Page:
Sometimes a biopsy is needed to confirm the diagnosis. This involves numbing the area, taking a small sample of the affected skin, and examining it under a microscope. A biopsy can help rule out other potential causes like skin cancer.

Overall, a combination of a thorough physical exam, medical history review, and possibly a biopsy allows the dermatologist to diagnose psoriasis of the scalp.

Treatment Options

Scalp Psoriasis of the scalp can often be difficult to treat due to the hair covering the affected skin. However, there are several effective treatment options available:

Topical Creams and Ointments

Topical corticosteroid creams and ointments are commonly prescribed to reduce inflammation and itching associated with scalp psoriasis. They come in varying strengths depending on severity. These medications work by reducing the overproduction of skin cells. Examples include betamethasone, clobetasol, and triamcinolone.

Calcipotriene is a topical vitamin D-based cream that helps slow skin cell growth. It is often used along with topical corticosteroids.

Coal tar is another topical treatment derived from coal that helps slow skin cell growth and reduce scaling, inflammation, and itching. It comes in various forms including shampoos, solutions, and ointments.


Medicated shampoos containing ingredients like salicylic acid, coal tar, or corticosteroids can help treat scalp psoriasis by reducing scaling and itching. These shampoos are massaged into the scalp and left on for several minutes before rinsing out.

Light Therapy

Exposing the affected areas of the scalp to ultraviolet light under medical supervision can help treat psoriasis. Phototherapy helps slow skin cell growth. Types of light therapy include UVB phototherapy and excimer laser.

Oral Medications

For moderate to severe psoriasis that has not responded to other treatments, oral systemic medications may be prescribed. This includes drugs like methotrexate, cyclosporine, acitretin, and biologics like adalimumab or etanercept. They work by targeting overactive immune responses underlying psoriasis. Side effects need to be closely monitored.

Home Remedies

Some natural remedies may help relieve scalp psoriasis symptoms, often with fewer side effects than prescription medications. However, always check with your doctor before trying new treatments. Home remedies to consider include:

Apple Cider Vinegar

The acetic acid in apple cider vinegar has antibacterial and anti-inflammatory properties that may help treat scalp psoriasis. Dilute apple cider vinegar with an equal amount of water. Apply it to the scalp with a cotton ball, leave it on for a few minutes, then rinse. Repeat 1-2 times per day. The vinegar smell fades quickly.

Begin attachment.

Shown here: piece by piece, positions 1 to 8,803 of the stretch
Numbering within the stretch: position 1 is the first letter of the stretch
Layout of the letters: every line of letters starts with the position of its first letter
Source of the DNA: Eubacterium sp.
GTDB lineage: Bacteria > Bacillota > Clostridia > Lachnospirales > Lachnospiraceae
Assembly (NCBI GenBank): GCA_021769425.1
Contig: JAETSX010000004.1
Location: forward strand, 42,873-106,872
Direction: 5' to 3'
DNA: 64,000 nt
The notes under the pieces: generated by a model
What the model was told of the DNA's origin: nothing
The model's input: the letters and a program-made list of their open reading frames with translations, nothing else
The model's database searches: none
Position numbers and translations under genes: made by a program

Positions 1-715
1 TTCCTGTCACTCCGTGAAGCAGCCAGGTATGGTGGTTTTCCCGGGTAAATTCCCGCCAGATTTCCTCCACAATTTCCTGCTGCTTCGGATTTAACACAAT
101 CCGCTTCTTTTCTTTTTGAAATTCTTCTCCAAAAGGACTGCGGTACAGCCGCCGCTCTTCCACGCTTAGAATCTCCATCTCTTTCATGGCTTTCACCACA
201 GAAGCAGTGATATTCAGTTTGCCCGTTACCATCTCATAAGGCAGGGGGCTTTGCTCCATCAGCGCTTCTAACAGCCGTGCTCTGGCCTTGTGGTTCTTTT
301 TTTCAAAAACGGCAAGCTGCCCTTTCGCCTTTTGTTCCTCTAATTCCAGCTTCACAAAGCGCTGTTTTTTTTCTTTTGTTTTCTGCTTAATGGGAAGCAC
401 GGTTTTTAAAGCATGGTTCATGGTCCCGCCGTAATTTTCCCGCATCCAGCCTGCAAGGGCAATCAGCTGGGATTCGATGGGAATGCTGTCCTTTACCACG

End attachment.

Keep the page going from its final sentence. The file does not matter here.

Tea Tree Oil

Tea tree oil has antifungal, antibacterial and anti-inflammatory effects. Dilute a few drops with a carrier oil like coconut or jojoba oil. Use a cotton swab to apply to psoriasis lesions. Rinse after 10-15 minutes. Use once a day. Tea tree oil can cause irritation in some people.

Aloe Vera

The soothing gel from aloe vera plants can help reduce redness, scaling, itching and inflammation. Break open a leaf and apply the gel directly to psoriasis patches. Rinse after 30 minutes. Aloe vera gel is safe to use 1-2 times per day. Look for products containing at least 50% aloe.

While these remedies may help, talk to your dermatologist before relying solely on natural treatments. More effective medical options are often available. Home remedies can provide supplemental relief and are very gentle on the scalp.


Psoriasis of the scalp can sometimes lead to complications, including:

Temporary Hair Loss

The inflammation and rapid skin turnover caused by scalp psoriasis can result in temporary hair loss in the affected areas. The hair usually grows back once the flare-up is treated and resolves. However, the hair loss can be distressing cosmetically during the flare.

Eye Problems

If psoriasis occurs on the forehead, ears or back of the neck, the inflammation can spread to the eyelids and cause conjunctivitis. This is called blepharitis and causes red, itchy, irritated eyes. Treating the scalp psoriasis can help resolve the eye inflammation.

Psoriatic Arthritis

Some people with scalp psoriasis develop psoriatic arthritis, which causes pain, stiffness and swelling in the joints. Psoriatic arthritis may affect any part of the body, such as hands, knees or spine. Getting psoriatic arthritis under control is crucial to prevent joint damage.

Living with Psoriasis

Living with psoriasis of the scalp can be challenging, but there are ways to cope and find support.

Coping Strategies

  • Identify and avoid triggers that may worsen symptoms. Common triggers include stress, skin injuries, certain medications, and excessive alcohol consumption.